COLUMBIA — The return of health insurance coverage for graduate assistants announced Friday has not calmed a storm around graduate students' rights at MU. A rally and all-day walkout planned for Wednesday and focused on graduate rights appears to be drawing support among faculty.
“I think the graduate students have had a long list of grievances,” said Lois Huneycutt, associate professor of history and director of the Department of History’s graduate studies program. “It’s not just health care — they’ve had issues with child care, housing and pay.”
On Monday, the first day of classes for the fall semester, Huneycutt canceled class Wednesday in anticipation of speaking at and attending the rally, which is scheduled to begin at noon at the columns on Francis Quadrangle.
Dennis Kelley, an associate professor of religious studies, said Monday that he will cancel his Indigenous Religions class Wednesday in support of the graduate assistants and to raise awareness.
“My class has two (teaching assistants) covering four sections,” Kelley said. “They are hard-working students, and so I wanted to make sure they are supported, and also so that my undergraduates know what is going on because it impacts them as well.”
Susan Langdon, chairwoman of the Department of Art History and Archaeology, supports the walkout and plans to attend the rally. Like Kelley, she sees it as an important way to educate undergraduates about the role of the graduate assistants.
“It’s important for the university to remember again and have it demonstrated again how integral graduate students are to operations,” Langdon said. “There has been a trend to see them more as a revenue stream instead of recognizing how important their teaching and research is.”
While some professors have canceled class, others have given that option to the graduate instructors “as a show of their … power and impact upon the university’s daily business,” said Sarah Senff, a graduate instructor and the associate director for the Center for Applied Theatre and Drama Research.
“There are a lot of general frustrations we have as students,” said Rachel Zamzow, a fourth-year neuroscience doctoral student and a graduate research assistant. “And the elimination of the subsidies was the straw that broke the camel’s back.”
Zamzow said insurance is only one of their concerns.
“We’re advocating for rights for graduate students,” she said. “We also want the university to increase stipends for students, and we want every student to be paid at or above the poverty line.”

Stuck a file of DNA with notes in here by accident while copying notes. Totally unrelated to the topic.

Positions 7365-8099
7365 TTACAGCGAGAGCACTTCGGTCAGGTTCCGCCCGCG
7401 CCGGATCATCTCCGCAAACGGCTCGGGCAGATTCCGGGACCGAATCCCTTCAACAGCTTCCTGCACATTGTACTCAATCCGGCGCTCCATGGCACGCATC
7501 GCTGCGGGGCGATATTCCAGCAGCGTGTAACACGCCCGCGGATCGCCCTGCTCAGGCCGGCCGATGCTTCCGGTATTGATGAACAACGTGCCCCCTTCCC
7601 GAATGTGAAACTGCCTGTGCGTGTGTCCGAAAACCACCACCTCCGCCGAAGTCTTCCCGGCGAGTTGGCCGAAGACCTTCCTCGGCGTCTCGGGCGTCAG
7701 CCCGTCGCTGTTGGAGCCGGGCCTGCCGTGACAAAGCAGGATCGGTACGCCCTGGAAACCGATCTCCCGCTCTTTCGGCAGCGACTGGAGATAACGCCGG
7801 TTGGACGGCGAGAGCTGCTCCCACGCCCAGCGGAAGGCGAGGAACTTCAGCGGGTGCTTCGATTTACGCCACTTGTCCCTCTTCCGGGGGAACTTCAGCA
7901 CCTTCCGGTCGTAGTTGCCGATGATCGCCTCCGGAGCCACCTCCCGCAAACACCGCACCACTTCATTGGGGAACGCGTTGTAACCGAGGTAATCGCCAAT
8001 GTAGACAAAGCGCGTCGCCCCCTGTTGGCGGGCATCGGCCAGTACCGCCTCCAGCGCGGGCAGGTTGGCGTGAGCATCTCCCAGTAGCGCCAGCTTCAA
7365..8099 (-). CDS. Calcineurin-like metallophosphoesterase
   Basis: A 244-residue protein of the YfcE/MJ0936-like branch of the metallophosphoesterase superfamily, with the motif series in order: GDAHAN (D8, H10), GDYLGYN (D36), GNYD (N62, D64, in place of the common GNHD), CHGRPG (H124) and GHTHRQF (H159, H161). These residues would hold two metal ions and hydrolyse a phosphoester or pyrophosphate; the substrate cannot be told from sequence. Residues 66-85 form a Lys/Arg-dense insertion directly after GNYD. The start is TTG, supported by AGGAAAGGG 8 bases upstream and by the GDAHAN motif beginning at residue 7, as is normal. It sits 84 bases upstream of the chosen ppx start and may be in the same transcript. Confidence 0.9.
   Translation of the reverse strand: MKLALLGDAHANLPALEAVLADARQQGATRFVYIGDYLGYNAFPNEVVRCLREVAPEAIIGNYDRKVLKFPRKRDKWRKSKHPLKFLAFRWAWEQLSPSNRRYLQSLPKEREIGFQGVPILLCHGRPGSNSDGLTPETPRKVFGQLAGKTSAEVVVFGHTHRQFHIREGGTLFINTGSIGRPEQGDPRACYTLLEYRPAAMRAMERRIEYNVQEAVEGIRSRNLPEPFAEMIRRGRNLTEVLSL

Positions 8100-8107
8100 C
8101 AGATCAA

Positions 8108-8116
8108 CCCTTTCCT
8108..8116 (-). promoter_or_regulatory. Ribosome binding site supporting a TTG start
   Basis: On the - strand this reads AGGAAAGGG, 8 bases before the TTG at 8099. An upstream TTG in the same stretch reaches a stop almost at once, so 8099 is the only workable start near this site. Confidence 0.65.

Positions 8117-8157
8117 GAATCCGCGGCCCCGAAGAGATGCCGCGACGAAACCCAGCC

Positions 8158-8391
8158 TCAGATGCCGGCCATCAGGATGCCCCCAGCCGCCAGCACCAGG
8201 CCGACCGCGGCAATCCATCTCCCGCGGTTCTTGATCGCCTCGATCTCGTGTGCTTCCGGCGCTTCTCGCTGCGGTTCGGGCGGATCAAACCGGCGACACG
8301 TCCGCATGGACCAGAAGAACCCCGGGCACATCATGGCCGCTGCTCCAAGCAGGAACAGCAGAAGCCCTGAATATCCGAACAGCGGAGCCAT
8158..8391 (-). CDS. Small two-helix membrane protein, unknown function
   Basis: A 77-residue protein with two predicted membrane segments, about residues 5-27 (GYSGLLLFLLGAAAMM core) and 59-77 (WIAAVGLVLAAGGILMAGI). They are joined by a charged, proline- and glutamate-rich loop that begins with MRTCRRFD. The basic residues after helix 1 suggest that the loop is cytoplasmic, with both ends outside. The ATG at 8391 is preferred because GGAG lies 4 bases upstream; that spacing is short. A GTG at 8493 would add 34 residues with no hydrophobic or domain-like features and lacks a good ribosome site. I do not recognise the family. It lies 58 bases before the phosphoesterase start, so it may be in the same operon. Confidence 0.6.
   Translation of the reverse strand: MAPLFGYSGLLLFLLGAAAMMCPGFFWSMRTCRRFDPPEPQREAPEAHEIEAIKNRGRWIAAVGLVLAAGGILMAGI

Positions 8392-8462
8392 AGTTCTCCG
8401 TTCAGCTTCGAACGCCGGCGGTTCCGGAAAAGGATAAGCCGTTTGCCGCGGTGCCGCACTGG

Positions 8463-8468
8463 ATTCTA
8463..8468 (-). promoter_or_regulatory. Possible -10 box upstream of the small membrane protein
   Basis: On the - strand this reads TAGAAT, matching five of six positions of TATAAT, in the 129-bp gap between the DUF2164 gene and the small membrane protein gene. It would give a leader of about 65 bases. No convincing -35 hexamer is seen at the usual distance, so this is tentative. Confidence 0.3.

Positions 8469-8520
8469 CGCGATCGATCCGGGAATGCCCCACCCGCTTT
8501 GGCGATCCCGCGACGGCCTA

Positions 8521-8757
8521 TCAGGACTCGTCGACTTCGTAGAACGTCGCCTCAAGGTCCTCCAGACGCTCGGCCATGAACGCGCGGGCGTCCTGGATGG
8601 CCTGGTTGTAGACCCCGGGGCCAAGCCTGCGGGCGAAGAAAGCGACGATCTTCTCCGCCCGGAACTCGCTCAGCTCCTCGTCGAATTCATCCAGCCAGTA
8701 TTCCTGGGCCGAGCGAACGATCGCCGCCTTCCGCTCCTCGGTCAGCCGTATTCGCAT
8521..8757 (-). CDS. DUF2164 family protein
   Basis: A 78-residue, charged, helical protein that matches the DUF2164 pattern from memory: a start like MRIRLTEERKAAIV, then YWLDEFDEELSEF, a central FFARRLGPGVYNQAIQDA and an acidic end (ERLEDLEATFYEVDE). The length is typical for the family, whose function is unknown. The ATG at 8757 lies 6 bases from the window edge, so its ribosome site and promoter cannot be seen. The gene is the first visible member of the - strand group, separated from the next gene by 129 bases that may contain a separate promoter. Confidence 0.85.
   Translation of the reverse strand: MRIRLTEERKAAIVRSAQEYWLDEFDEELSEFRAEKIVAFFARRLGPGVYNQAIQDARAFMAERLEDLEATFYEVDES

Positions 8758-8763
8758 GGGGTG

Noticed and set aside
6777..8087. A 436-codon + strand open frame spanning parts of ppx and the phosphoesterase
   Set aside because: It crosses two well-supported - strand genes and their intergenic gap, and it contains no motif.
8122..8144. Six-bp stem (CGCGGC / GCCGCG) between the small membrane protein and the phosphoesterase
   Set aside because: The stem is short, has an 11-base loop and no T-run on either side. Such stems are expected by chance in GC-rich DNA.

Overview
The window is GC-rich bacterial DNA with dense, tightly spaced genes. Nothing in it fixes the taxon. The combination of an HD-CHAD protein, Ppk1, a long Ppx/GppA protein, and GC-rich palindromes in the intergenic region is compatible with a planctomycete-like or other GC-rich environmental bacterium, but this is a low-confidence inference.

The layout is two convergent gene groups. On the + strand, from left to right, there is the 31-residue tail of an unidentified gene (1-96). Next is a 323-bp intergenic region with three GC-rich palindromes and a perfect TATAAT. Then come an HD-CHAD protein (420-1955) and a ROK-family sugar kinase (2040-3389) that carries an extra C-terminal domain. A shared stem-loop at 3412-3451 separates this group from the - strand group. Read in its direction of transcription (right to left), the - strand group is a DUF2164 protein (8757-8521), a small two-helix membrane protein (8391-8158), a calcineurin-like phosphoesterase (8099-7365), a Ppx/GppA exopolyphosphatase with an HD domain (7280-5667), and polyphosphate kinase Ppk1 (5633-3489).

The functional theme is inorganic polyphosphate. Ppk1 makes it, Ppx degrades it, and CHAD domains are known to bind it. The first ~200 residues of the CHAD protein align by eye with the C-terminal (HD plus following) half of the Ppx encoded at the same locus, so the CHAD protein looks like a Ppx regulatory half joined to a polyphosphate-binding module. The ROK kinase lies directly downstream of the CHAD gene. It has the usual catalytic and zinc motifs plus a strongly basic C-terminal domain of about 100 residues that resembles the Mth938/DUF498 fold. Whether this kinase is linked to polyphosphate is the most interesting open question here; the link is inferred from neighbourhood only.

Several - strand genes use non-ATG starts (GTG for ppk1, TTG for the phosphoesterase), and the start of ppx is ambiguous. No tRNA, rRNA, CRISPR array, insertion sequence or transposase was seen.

According to a post on the Graduate Student Walkout Facebook page, the rally will start at noon at the MU Columns. After speeches, the demonstration will continue with a march past Jesse Hall and on to Traditions Plaza near the Business and Law schools.
“We will continue the celebration of all the contributions that grads made to make Mizzou great,” Senff said.
According to an updated statement of demands from the Forum on Graduate Rights dated Saturday, graduate students will be invited to step out of their classrooms, laboratories and offices as an act of solidarity.
The rally will focus on numerous demands that have been made by the Forum on Graduate Rights, including wages for graduate assistants that are above the poverty line, on-campus child care, affordable housing, tuition waivers and a guaranteed, fully subsidized health care plan.
“In general, I’ve heard from a lot of faculty who believe that now that insurance is reinstated, this issue is over and done with,” Zamzow said. “But this is really only the beginning, not the end.”
A number of departments have expressed their support in emails and on their websites. For example, on Thursday the Department of Religious Studies posted that faculty members “are unanimously in support of the graduate student movement for health care, tuition waivers, and respect. The department will place no sanctions on those who participate in next week’s planned walkout.”
The announcement that graduate student employee health insurance subsidies would be reinstated for the year came Friday afternoon from Chancellor R. Bowen Loftin, Provost Garnett Stokes and Hank Foley, senior vice chancellor for research and graduate studies. The statement said other concerns could be addressed through the Graduate Student Experience Task Force and the recently formed Budget Allocation Advisory Council.
However, a letter dated Saturday from Hallie Thompson, president of the Graduate Professional Council, and Kenneth Bryant Jr., president of the Graduate Student Association, stated that the shared governance approach will not work because the problems are numerous, multifaceted and longstanding. The structure of the approach does not allow for enough student input and it favors administrators and their priorities.
"All efforts to support graduate student success and quality of life should be taken to ensure our success as an institution of higher education," the letter stated. "Where this involves shared governance, such mechanisms must be critically examined."
Supervising editor is Elizabeth Brixey.